However, the move from abridged and filleted accounts has raised concerns over the disclosure of data, which would see companies having to disclose their profits, turnover and other financial information to the public. Previously, only large companies had to disclose such information with small and micro companies protected by the reporting standards.
Micro companies and companies with one director are subject to the changes, while shareholder directors will have to disclose previously confidential information, such as salaries and dividends, to their stakeholders.
There’s no timetable for the changes, but companies are expected to receive adequate notice for accounts preparation.
Why the changes?
The changes, in the Economic Crime and Corporate Transparency Act 2023, focus on transparency of information and reducing fraud and error. The changes will ensure Companies House’s register is more reliable and accurate with greater ability to tackle economic crime. The modernisation of Companies House’s business practices address concerns about the impact of inaccurate or insufficient financial information on its public register being used to inform important business decisions. It will mean that key information such as turnover is available to the public.
Requiring more information to be filed will reduce the risk of deliberate misuse of minimal disclosure options. Simplifying the filing framework will prevent confusion and mistakes and improve the accuracy of the information. Ensuring all companies report sufficient information to determine a company’s size and eligibility to file under size specific regimes will improve the value and reliability of the information.
The new rules are also meant to crack down on abuse of dormant company rules. Evidence from law enforcement agencies shows that some companies file dormant company accounts and claim the dormant audit exemption, despite their bank accounts clearly showing that the company does not meet the definition of a dormant company. The additional statement is intended to act as a deterrent and help Companies House address such offences in the future.
What are small and micro companies?
A company is classified as “Small” when it satisfies two of the following:
- a turnover of £10.2 million or less
- £5.1 million or less on its balance sheet
- 50 employees or fewer
A company is classified as “Micro” when it satisfies two of the following:
- a turnover of £632,000 or less
- £316,000 or less on its balance sheet
- 10 employees or fewer
What will small and micro companies report to Companies House?
Currently, small and micro and dormant company reporting requirements are:
- Dormant – qualify as “small” and do not require an audit.
- Small – can use an audit exemption and choose whether to send a copy of the directors’ report and profit and loss account to Companies House, accounts can be abridged (simpler balance sheet and notes, no profit and loss account or directors’ report).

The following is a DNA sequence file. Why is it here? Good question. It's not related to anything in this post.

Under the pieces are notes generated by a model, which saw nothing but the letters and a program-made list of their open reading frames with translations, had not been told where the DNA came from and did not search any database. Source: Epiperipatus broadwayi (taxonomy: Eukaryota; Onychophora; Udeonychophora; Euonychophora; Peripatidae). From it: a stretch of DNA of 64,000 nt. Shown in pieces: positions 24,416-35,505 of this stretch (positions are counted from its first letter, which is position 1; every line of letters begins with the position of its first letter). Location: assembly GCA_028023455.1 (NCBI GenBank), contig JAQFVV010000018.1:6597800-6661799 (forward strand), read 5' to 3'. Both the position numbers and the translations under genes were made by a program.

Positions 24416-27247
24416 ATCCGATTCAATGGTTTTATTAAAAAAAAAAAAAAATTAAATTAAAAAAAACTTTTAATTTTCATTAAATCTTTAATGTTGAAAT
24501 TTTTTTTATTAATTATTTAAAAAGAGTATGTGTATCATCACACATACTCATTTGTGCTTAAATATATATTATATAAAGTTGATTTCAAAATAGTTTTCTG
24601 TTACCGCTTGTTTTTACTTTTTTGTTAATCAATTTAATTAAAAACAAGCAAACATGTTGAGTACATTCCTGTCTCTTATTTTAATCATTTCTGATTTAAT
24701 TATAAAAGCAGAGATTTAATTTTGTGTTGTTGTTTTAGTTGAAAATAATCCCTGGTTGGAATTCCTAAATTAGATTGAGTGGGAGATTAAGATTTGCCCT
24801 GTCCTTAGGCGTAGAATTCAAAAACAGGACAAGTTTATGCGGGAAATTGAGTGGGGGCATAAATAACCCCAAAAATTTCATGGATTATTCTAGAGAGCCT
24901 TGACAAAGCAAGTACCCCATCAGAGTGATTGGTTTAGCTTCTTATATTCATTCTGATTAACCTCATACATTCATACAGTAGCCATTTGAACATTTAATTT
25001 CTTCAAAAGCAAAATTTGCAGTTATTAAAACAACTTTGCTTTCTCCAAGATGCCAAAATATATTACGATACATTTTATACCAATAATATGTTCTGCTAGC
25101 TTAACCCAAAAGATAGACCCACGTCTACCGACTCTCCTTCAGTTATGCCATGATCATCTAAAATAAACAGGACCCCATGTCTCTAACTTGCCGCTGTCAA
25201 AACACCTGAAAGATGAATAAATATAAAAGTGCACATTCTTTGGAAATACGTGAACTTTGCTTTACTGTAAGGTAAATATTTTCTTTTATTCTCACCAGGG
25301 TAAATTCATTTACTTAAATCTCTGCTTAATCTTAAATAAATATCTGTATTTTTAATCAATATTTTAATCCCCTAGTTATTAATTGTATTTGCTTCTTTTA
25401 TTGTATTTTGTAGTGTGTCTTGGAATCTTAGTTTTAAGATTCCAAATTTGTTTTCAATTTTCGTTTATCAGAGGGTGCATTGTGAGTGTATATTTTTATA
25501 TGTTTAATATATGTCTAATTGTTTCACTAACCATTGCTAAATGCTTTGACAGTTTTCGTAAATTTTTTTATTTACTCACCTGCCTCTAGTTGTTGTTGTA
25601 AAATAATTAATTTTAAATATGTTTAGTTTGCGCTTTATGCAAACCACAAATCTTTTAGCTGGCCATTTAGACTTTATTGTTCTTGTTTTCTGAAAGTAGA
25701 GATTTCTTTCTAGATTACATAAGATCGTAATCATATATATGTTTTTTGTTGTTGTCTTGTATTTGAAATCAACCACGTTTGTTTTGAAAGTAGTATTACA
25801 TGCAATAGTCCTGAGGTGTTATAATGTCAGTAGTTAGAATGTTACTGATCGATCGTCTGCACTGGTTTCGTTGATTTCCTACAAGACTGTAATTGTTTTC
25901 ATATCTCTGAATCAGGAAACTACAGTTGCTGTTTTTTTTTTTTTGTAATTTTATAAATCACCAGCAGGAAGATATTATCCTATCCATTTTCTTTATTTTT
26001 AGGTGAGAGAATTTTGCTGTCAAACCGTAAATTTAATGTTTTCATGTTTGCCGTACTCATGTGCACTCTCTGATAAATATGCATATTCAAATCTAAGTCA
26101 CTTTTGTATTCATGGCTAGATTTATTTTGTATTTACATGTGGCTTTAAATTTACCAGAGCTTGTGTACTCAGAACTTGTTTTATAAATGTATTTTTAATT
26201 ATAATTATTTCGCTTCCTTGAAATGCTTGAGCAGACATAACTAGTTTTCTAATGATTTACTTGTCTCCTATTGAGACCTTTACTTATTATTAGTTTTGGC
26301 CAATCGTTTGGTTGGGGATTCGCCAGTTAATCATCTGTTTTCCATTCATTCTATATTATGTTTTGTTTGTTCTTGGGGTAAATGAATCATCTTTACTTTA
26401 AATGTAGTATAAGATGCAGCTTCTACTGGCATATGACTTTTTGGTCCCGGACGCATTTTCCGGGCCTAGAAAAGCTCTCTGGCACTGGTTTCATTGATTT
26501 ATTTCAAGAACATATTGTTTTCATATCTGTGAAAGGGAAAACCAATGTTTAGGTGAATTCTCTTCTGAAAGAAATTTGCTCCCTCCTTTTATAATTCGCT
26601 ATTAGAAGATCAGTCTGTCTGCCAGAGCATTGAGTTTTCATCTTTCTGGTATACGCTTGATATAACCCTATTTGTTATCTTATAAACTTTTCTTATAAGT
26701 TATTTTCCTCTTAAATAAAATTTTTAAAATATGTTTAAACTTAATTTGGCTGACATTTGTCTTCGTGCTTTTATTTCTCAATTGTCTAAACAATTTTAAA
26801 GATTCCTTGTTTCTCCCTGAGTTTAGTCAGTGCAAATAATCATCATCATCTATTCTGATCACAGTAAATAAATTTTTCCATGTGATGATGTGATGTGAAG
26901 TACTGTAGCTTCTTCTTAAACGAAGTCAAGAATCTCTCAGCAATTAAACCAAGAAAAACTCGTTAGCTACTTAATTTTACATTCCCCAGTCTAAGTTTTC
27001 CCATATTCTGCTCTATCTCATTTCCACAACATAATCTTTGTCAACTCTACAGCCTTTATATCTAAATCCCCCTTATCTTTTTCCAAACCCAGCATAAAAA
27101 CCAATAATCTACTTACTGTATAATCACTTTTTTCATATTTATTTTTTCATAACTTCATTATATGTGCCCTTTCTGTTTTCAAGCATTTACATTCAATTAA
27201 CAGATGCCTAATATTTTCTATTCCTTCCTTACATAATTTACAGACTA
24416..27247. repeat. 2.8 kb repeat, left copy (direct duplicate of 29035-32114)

- Micro entity – prepare simpler accounts with statutory minimum requirements, send only a simple balance sheet to Companies House and can use audit exemption.
The changes mean that:
- Small companies file profit and loss account and directors’ report
- Micro-entities file profit and loss account
- No option to file abridged accounts
What else is changing?
Further changes are intended to be made at a later date including:
- mandating digital filing and full tagging of financial information in iXBRL format
- reducing the number of times a company can shorten its Accounting Reference Period
The changes may affect business owners’ decisions in the business, in particular around profit extractions and it’s important to seek advice from an accountant in this area.
What should you do?
It’s important to keep up to date with changing accounting requirements. The relationship with your accountant is important, in particular if you have concerns over how these changes will affect you. Our accountants are friendly and helpful, so please contact TaxAssist Accountants today on 0800 0523 555 or use our online contact form.
Date published 10 Nov 2023
Catherine Heinen, FCCA
Catherine is a Technical Content Writer at TaxAssist Accountants, and a qualified accountant. With experience working at two accountancy practices in the UK top 50 accountancy firms according to Accountancy Age, Catherine has significant experience in accounts, tax returns and advising clients. Catherine ensures businesses, business owners and individuals are kept up to date and informed by providing concise and informative technical material.
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